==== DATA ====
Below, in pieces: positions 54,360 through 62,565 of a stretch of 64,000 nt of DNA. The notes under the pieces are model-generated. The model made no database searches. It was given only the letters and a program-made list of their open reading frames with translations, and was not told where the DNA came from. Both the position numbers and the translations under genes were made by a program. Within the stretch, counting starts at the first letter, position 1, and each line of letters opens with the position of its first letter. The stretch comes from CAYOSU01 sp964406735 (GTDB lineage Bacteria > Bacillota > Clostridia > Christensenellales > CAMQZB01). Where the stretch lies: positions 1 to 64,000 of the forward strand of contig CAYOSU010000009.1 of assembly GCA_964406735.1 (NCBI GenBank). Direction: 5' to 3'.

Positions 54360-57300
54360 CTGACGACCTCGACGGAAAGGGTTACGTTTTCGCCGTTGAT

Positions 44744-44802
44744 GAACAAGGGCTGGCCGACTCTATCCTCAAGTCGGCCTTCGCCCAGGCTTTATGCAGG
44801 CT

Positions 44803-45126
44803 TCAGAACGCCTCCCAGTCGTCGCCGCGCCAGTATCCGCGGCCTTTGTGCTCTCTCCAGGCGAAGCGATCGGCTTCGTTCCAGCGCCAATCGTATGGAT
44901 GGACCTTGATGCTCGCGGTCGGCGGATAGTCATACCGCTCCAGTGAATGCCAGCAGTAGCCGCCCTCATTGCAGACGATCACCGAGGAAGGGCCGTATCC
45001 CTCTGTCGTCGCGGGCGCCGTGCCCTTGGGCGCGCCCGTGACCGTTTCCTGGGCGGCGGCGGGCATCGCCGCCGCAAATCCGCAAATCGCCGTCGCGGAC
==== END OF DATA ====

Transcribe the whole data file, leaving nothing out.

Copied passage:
Below, in pieces: positions 54,360 through 62,565 of a stretch of 64,000 nt of DNA. The notes under the pieces are model-generated. The model made no database searches. It was given only the letters and a program-made list of their open reading frames with translations, and was not told where the DNA came from. Both the position numbers and the translations under genes were made by a program. Within the stretch, counting starts at the first letter, position 1, and each line of letters opens with the position of its first letter. The stretch comes from CAYOSU01 sp964406735 (GTDB lineage Bacteria > Bacillota > Clostridia > Christensenellales > CAMQZB01). Where the stretch lies: positions 1 to 64,000 of the forward strand of contig CAYOSU010000009.1 of assembly GCA_964406735.1 (NCBI GenBank). Direction: 5' to 3'.

Positions 54360-57300
54360 CTGACGACCTCGACGGAAAGGGTTACGTTTTCGCCGTTGAT

Positions 44744-44802
44744 GAACAAGGGCTGGCCGACTCTATCCTCAAGTCGGCCTTCGCCCAGGCTTTATGCAGG
44801 CT

Positions 44803-45126
44803 TCAGAACGCCTCCCAGTCGTCGCCGCGCCAGTATCCGCGGCCTTTGTGCTCTCTCCAGGCGAAGCGATCGGCTTCGTTCCAGCGCCAATCGTATGGAT
44901 GGACCTTGATGCTCGCGGTCGGCGGATAGTCATACCGCTCCAGTGAATGCCAGCAGTAGCCGCCCTCATTGCAGACGATCACCGAGGAAGGGCCGTATCC
45001 CTCTGTCGTCGCGGGCGCCGTGCCCTTGGGCGCGCCCGTGACCGTTTCCTGGGCGGCGGCGGGCATCGCCGCCGCAAATCCGCAAATCGCCGTCGCGGAC